Here are a few recent MIRA covers that I think reflect the talent of that art team:

speaking of contests, i never got back to you on the shoes - it was, in order, Margaret, Pam, me and Valerie. HinaBeena, if you see this, email me because I want to send you a book!

Tuesday, August 14, 2012

Damn, Sara

After yesterday's harsh indictment of over-zealous praisers, I thought I should put my money where my mouth is and give an example of a book that I truly adore.

This is a perfect example of the sort of praise I think is justified because:

  1. The author does not need my praise - she has plaudits from the likes of Grafton and Lippman as well as plenty of starred reviews
  2. Praise from any quarter is, unfortunately, not going to be enough to offset the very real challenge her book faces in the market (the slim audience for strong noir heroines)
  3. Praising this author does not help me in any way as we don't write the same type of book and we don't run in the same professional circles

Okay, now that we got that out of the way...

I probably shouldn't admit this, but it's pretty rare that I read a book and think that the author has accomplished anything I couldn't, given enough time and motivation.

But in CLAIRE DEWITT AND THE CITY OF THE DEAD, Sara Gran pulls off feats I haven't even thought to envy.

Everything about this book is hard to pin down - its mood, its protagonist's credibility, its relationship to the known world (it will not surprise Gran newcomers to discover she has written about the supernatural in the past), its aspirations - if any. That it may be the first in a series is, I suppose, a plan, but a vague one; one definitely gets the sense that the book pulled the author along, rather than the opposite.

I had a thousand different thoughts as I read; I bent back countless pages, then found that I couldn't remember why (sorry, person to whom I intend to give this book to next). Maybe the best way to express my reaction is to explain how, in my view, others got it wrong.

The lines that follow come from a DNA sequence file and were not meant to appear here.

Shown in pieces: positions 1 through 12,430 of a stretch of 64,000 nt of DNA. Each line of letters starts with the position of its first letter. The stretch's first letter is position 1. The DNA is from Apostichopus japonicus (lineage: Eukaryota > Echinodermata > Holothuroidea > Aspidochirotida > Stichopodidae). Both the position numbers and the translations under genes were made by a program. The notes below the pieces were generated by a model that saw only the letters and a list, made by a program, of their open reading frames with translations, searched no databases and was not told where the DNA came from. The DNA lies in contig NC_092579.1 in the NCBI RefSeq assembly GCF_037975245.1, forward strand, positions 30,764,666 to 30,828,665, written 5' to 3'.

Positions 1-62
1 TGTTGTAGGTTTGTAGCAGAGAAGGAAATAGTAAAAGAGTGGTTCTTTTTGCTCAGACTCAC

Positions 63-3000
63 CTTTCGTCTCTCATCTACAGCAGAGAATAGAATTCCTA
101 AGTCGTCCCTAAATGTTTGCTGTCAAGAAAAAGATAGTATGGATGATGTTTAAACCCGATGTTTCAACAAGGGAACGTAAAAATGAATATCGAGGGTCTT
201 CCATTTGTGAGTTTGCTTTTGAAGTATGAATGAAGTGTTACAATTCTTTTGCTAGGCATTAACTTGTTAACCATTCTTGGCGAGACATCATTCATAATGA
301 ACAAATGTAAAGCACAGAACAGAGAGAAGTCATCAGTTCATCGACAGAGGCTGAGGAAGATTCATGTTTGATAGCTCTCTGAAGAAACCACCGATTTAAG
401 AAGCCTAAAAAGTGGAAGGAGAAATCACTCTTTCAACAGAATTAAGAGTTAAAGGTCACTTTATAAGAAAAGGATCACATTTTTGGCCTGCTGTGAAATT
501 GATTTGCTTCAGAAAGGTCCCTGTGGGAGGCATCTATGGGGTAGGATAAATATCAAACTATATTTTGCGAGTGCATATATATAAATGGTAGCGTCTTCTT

Laura Lippman says the book "reminds me why I fell in love with the genre," but the book - ostensibly an old-school detective novel - wanders from the well-trod path in important ways.

The NYTBR calls Claire a "charmer" - seriously? It is her utter lack of charm, her rawness, that makes her unlookawayfromable.

"Lots of fun," says Booklist. I don't recall a single moment of fun in the book. Fun would have poison, anathema, blistering ruin to a book that enveloped me with its bleakness.

Library Journal compared Gran to Charlie Huston. There might be something to that, actually. 

In the book, Claire says - quoting her mentor - "Be grateful for every scar life inflicts on you...Where we're unhurt is where we are false. Where we're wounded and healed is where our real self gets to show itself."  

That's what this book is - wounds revealing the people who bear them, told masterfully. More, more, please.

Monday, August 13, 2012

Screw the Epidemic of Niceness

I've been battling a particular stripe of unease for a while ago, trying to decide how committed I am to the stand I have taken, how defensible that stand is, and whether it matters. 

And then Jacob Silverman comes along and addresses the subject head-on in his essay "Against Enthusiasm: The epidemic of niceness in online book culture." (Thanks to Mike for pointing it out to me.)

Jacob Silverman, critic, writer, and, yes, Jeopardy champion
Silverman addresses the increasingly hysterical epidemic of fawning praise heaped by authors upon each other - and its roots in increasingly voracious self-promotion. (And fear. Giant, overflowing, noxious buckets of fear - about the direction of the industry, about one's sales, one's future, one's talent.) 

Okay, oops, I guess I showed my hand there. If you know me at all, you know that I loathe self-promotion. I'll go a bold step further and say that it detracts mightily from any sort of honest discussion we might have as practitioners of our craft. The minute you put out a "follow back?" vibe - no matter how subtle, no matter how well-intentioned - you're out of the game, at least as far as I'm concerned. You're a huckster, not a critic; a peddler, and no kind of sage.

But if one wishes to stay employed, can one really refuse to play?  As Silverman says, "Not to share in the lit world's online slumber party can seem strange and mark a person as unlikable or (a worse offense in this age) unfollowable."

And I've dipped more than a toe into these murky waters. Though perhaps not as frantically as some, I've sent out "buy my pal's book" tweets and blogged and posted about friends' good reviews and new releases.

I like to think that it's different when I do it. For one thing, I only do it for people who are genuinely my friends, and NEVER (i am fairly scrupulous about this) because I think doing so will advance my own interests. And, I am careful to congratulate, not praise, unless the praise is genuine.